Written Answers. - Management of BSE.

Mary Harney

Question:

52 Miss Harney asked the Minister for Agriculture, Food and Forestry the exact practice that has pertained in relation to the slaughter of animals in a herd in which BSE has been discovered; the amount of compensation that has been paid by his Department to the owners of such herds; whether that compensation applies only to an infected animal or to all animals in the herd; and whether the animals in the herd, other than those actually affected by BSE, are sold on the market after slaughter. [1835/96]

Trevor Sargent

Question:

239 Mr. Sargent asked the Minister for Agriculture, Food and Forestry the way in which his Department can ensure that cattle slaughtered for human consumption do not have BSE in the incubation period of two to eight years; and his views on whether microscopic examination of the brain does not necessarily detect BSE during the incubation period. [1917/96]

Trevor Sargent

Question:

240 Mr. Sargent asked the Minister for Agriculture, Food and Forestry in relation to an interview on "Morning Ireland" on 5 January 1996, regarding the disposal of meat herds where BSE had been detected, in which a Department of Agriculture, Food and Forestry spokesperson said much of it would be exported, if he will make a statement in this matter in view of the fact that this appears to directly contradict a statement on his Department's BSE control measures dated 15 November 1995, which stated that his Department can certify that beef exported from Ireland is derived from animals which have not presented suspected or confirmed signs of BSE and that the animals come from herds in which BSE has not been detected. [1918/96]

I propose to take Questions Nos. 52, 239 and 240 together. BSE is a notifiable disease and there is an obligation on anyone who possesses a suspect animal to report the fact to the Department without delay. All affected animals are then destroyed and buriedin situ and compensation is paid. The herds are also immediately restricted and voluntary depopulation is offered to herd owners with compensation payable at full market value. To date all herd owners have agreed to depopulate their herds and compensation has amounted to over £11 million.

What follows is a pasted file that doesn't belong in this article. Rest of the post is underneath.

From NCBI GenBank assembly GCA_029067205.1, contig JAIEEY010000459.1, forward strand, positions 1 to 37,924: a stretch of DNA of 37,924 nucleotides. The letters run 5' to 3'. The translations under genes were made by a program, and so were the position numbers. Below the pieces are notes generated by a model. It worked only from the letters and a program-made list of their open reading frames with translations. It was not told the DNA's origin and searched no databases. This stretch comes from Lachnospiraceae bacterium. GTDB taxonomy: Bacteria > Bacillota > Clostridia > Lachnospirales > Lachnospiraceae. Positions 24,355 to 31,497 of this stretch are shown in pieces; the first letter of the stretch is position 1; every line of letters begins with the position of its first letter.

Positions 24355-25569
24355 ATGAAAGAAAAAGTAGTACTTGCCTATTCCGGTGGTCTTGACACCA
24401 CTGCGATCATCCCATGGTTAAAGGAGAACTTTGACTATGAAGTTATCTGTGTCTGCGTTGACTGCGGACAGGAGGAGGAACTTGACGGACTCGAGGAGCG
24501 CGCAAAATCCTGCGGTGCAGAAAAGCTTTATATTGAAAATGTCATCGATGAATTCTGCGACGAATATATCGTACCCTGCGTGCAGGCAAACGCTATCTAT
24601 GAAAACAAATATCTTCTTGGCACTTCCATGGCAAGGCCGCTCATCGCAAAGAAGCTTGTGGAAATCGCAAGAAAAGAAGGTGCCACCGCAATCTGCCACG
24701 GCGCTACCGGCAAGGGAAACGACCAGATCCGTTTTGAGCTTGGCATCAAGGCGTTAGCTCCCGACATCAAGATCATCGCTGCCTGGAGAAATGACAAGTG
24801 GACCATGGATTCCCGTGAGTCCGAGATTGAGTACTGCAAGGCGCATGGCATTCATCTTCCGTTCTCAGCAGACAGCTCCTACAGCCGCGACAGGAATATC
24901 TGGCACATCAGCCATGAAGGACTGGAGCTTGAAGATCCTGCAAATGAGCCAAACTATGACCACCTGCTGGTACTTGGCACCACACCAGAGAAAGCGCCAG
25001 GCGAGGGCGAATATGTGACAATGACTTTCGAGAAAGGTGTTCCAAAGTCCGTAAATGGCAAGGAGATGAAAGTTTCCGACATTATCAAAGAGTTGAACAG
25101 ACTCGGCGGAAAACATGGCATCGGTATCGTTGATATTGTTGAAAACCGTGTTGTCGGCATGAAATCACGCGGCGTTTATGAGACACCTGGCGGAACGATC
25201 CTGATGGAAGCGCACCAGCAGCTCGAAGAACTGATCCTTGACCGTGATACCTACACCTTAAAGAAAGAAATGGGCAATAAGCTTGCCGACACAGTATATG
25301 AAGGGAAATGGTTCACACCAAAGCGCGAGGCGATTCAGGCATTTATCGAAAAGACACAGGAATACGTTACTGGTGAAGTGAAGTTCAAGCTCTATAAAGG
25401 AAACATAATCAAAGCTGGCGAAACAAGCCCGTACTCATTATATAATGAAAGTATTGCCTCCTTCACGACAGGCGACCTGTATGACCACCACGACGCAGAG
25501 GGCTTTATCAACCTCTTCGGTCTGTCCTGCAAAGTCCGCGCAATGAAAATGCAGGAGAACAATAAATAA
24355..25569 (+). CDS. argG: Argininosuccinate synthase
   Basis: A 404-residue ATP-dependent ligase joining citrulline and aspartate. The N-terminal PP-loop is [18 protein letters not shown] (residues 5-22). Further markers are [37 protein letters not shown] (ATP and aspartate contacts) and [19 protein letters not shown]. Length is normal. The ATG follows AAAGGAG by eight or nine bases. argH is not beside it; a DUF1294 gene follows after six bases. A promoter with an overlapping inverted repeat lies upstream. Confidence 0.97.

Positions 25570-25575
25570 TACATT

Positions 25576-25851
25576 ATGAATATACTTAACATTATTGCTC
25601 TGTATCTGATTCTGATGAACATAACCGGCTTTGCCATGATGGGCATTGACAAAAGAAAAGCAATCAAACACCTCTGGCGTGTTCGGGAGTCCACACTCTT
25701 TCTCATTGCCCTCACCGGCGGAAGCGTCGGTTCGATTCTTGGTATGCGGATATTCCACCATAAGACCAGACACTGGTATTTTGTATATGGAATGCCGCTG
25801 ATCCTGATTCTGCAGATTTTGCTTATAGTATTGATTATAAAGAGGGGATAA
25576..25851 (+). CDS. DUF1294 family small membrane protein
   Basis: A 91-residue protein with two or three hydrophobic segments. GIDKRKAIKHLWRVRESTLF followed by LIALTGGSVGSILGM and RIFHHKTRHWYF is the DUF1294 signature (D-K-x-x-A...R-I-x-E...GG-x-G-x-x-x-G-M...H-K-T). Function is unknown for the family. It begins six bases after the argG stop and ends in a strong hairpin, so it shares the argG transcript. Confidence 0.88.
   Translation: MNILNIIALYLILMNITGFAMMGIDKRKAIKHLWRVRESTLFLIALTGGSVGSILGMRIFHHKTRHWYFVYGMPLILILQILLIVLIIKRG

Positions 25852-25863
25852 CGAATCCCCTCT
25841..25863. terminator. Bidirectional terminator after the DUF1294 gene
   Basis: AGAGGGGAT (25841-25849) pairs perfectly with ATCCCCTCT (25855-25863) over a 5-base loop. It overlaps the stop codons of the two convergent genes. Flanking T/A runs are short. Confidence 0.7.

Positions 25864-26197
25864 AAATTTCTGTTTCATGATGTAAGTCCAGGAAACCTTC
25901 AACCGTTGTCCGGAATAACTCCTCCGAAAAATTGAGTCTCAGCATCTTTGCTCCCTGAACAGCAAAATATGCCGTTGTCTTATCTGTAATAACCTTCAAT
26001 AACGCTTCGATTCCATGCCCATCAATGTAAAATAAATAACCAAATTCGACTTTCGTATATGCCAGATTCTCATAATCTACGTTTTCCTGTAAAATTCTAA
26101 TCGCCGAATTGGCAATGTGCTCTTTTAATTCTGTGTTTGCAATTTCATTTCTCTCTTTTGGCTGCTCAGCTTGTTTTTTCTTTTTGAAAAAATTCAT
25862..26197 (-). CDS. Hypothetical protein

As BSE is a disease of individual animals and not of herds, there is no scientific reason why the meat from the other animals in the herd cannot enter the food chain following full ante and post mortem inspection. However in order to reassure consumers, I recently announced that representative testing will be carried out on such animals following slaughter to confirm that BSE is not present.
Cattle being slaughtered receive full ante and post-mortem inspections to ensure that the meat is fit for human consumption. Any cattle displaying nervous or other symptoms suggestive of BSE are treated as BSE suspect animals and dealt with accordingly. Intensive research to date has shown that BSE can be detected only when it reaches the brain; there is no test available yet which can detect the condition at an earlier stage. Research has also revealed that infectivity in cattle is confined to the brain or spinal cord, neither of which is consumed in Ireland.
The policy of depopulation of herds in which a BSE case occurs was initiated to enable certification to be provided for third country markets that beef comes from herds in which no case of BSE was found. All markets that require this certification are supplied with meat which has come from herds in which no case of BSE has occurred and has been so certified. The policy of depopulation is therefore designed to enable market requirements to be met. It is not required on scientific or veterinary grounds as the disease is one of individual animals and not of herds. For all markets, meat is, of course, subject to ante and post-mortem examination prior to certification and stamping.